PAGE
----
- It is readable.
- It is testable.

**What is bad about this solution?**

- It is not efficient.

# The FizzBuzz Problem in the Context of a Job Interview

It is quite common that during a job interview, instead of going into a full technical interview, you are asked to solve the FizzBuzz problem on a piece of paper. It is used as a smoke test to see if the candidate has basic coding skills.

## The Fundamental Problem with FizzBuzz

It is quite unlikely that you need a developer that can solve Math Problems. While many developers have good math skills it is usually not the type of problems you will have to solve on a day to day basis.

When you are interviewing a recent graduate - what is the point of the question. He probably will not have gotten his degree if he cannot code. In the worst case you will have to train him on the job. But that is the risk of hiring a student.

On the other hand if you are asking this question to an experienced developer - it really does not prove anything. You may expose that he did not work on math problems recently. It does not expose his thought process or his capability to solve problems. You stripped the developer from common tools.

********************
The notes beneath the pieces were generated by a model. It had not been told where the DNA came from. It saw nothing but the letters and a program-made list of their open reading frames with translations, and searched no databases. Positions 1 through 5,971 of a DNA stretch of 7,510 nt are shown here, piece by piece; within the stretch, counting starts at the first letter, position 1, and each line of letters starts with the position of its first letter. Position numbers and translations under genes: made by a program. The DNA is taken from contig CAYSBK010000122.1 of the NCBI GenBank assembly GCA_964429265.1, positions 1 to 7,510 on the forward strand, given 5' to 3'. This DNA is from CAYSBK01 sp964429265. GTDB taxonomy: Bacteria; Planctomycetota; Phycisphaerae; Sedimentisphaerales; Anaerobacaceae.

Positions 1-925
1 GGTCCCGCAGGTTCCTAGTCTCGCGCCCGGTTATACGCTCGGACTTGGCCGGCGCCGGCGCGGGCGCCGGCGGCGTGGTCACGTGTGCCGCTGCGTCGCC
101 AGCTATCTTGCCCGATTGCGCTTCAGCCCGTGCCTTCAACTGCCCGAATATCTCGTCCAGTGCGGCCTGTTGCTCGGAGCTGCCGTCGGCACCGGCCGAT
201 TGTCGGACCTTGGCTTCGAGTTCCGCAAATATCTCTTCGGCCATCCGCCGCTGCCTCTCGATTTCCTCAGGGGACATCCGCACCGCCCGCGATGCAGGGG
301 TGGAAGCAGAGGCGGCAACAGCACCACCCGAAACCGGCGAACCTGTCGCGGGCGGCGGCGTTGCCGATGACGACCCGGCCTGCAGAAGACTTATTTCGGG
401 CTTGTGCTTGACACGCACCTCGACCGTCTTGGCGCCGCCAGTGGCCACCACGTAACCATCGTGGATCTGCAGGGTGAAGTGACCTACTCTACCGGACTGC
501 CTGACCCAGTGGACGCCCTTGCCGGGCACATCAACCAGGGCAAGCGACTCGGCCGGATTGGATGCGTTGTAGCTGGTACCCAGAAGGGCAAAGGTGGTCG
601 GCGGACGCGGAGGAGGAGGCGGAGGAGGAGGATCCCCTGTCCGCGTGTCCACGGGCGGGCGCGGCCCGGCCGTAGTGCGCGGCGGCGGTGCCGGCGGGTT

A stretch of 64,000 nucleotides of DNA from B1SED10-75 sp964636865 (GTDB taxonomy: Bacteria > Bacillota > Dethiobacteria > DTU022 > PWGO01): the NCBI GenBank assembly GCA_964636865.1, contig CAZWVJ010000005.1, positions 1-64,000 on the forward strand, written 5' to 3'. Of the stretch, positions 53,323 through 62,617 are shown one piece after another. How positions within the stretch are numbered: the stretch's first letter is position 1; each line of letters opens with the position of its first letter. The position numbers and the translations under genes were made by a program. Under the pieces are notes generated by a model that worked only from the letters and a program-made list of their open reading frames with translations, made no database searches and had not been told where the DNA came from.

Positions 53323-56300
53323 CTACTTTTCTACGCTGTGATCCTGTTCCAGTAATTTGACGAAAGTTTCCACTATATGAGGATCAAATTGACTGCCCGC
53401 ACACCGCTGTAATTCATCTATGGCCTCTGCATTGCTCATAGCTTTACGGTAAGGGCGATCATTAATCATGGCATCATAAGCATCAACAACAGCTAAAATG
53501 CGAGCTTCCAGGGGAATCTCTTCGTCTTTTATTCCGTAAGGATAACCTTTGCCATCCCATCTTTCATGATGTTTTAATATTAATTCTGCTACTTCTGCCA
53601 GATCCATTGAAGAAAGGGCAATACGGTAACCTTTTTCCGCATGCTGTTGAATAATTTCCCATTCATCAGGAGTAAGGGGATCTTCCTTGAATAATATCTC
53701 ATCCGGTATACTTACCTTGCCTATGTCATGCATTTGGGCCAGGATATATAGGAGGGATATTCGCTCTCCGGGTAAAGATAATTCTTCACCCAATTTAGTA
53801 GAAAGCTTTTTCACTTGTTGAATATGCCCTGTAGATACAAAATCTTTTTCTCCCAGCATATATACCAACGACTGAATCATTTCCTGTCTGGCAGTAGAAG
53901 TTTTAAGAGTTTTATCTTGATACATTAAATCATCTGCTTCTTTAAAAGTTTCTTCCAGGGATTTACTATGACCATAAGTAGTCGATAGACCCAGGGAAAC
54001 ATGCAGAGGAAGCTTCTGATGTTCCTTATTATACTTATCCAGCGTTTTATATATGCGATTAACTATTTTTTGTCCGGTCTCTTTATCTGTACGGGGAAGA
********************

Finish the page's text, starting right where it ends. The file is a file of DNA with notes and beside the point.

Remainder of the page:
## What does it mean when the candidate cannot solve the problem?

The one thing I have noticed in interviews when this question was asked. In most cases the candidate was not familiar with the modulo operator.

You then could argue the candidate should be able to solve the problem without the modulo operator. The candidate could use something like `Math.floor(n / 3) === n/3`

or `Math.floor(n / 5) === n/5`

to find the numbers that are divisible by 3 and 5.

This line of thought is flawed. The candidate does not have a lot of experience solving Math problems. Thus it does not matter if he knows modulo or can work around it.

## What can you learn from the candidates solution?

The most important thing is to concider that the solution will be written as throw away code. It does not have to fulfill the requirements of the code you write for your project. Thus it actually does not matter which solution the candidate presents.

Further on you anyway cannot learn a lot from the code the candidate writes. The problem is now so common in interview preparation materials, that it is not worth asking the candidate to solve the problem. There is a high chance the candidate memorized it.

If the candidate is not familiar with the problem - he wrote the code under pressure and stress - which probably did not create his best work.

# Conclusion

If you want to ask the question in the context of an interview, really ask yourself "What exactly do you think that you will learn from this question?" - The time in an interview is limited, don't waste it.

It is a good small interesting exercise to think about. Especially to write variants of FizzBuzz just to see if you can find a different solution. (There is always going to be a tradeoff)

FizzBuzz is a classic interview question. But it is a question that probably should be left to the history books.